Against all odds, South Dakota’s corn farmers again busted records by exceeding all production projections to harvest 719 million bushels of corn in 2009. That’s nearly 30 million bushels more than December 2009 estimates.
“Unbelievable results from an unbelievable year! We knew a tremendous crop was in the fields but no one could have fully predicted what the combined total would reach,” said David Fremark, president of the South Dakota Corn Utilization Council (SDCUC). “Famers’ commitment to feeding the world has just been confirmed.”
This amazing record was set despite the fact that not all of the 2009 S.D. corn crop was able to be harvested yet due to weather conditions which have caused the latest harvest on record. USDA issued a statement following today’s report stating that National Agriculture Statistics Service will resurvey producers in states with late harvests.
Even so, to date, South Dakota farmers produced 23 percent more corn on just 7 percent additional acres in 2009, proving that efficiencies in production outpace resource requirements by more than three times.
“Because of the way we manage our land sustainably, select the technology to plant in our fields and precisely feed our crop, we have achieved levels we’ve never thought possible,” said Fremark. “South Dakota farmers are true environmentalists, protecting our resources to optimize our productivity.”
The previous S.D. corn production record of 585.2 million bushels was set in 2008. The final 2009 yield, at 153 bushels per acre, is up 3 bushels from November 2009 and up 20 bushels from 2008, setting a new record high. Producers harvested 4.7 million acres of grain for 2009, up 7 percent from 2008.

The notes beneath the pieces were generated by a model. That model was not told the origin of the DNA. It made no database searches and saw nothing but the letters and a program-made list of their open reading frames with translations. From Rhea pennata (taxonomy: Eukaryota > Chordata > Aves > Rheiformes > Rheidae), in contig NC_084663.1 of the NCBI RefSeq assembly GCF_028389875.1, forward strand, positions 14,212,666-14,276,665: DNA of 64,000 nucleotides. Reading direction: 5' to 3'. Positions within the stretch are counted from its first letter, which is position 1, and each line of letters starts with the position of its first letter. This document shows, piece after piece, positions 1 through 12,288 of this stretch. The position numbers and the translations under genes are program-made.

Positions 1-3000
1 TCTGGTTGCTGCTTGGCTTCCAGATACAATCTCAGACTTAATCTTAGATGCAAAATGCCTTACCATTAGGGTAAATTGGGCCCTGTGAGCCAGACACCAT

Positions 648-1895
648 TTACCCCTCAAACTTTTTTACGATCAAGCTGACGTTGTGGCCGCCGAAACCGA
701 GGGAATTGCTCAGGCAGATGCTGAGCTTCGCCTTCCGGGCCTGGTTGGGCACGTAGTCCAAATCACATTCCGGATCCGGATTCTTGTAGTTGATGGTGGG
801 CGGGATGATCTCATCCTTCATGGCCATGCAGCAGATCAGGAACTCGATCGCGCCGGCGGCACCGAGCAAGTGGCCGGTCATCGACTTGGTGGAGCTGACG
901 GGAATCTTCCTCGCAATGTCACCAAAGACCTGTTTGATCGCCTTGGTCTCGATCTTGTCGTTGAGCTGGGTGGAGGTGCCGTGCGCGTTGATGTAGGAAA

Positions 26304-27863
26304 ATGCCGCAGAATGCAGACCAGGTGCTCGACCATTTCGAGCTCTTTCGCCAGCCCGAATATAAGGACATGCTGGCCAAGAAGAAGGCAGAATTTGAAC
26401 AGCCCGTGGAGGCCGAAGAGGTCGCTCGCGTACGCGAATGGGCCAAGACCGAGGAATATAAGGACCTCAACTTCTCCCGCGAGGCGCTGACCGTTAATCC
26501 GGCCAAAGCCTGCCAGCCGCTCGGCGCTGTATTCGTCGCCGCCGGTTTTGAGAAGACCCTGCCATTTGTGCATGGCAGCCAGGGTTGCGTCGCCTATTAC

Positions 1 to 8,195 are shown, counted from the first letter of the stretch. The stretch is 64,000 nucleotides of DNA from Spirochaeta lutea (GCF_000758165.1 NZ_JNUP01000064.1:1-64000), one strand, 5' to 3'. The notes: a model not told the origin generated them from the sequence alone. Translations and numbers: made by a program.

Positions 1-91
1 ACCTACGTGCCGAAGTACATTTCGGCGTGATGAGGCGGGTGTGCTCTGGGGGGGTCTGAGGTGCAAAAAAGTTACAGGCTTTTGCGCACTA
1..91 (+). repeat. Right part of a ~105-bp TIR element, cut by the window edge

Nationwide, corn showed production up by 230 mil bushels, due to a record yield of 165.2 bushels per acre. The crop is 13.2 billion bushels, and the carryout will increase by 89 mil bushels to 1.8 billion bushels of free stocks at the end of the year after all needs are met. The average price producers received for the 2009 crop was raised by 15 cents to $3.70 per bushel for the crop year.
The new national record was set on 7 million fewer acres than were required to produce the second-largest crop on record (13.0 billion bushels) in 2007, according to USDA.
“Time and again our nation’s corn producers have exceeded all expectations in productivity and yield,” said Fremark. “What’s more is this increase is accomplished while decreasing our environmental footprint. Technology advances in biotechnology and equipment together with sound farming practices have and will continue to increase our ability to provide for a growing population.”
For ethanol, USDA is estimating 4.2 billion bushels of demand for the marketing year September 1, 2009 – August 31, 2010. That is enough to produce 11.7 billion gallons of ethanol based on industry ethanol yield averages. For calendar year 2009, the U.S. is expected to produce 10.6 billion gallons of ethanol and more than 30 million metric tons of livestock feed from 3.8 billion bushels of corn.
“I guess you can say we will have our corn … and feed-eat-and fuel with it too,” said Fremark.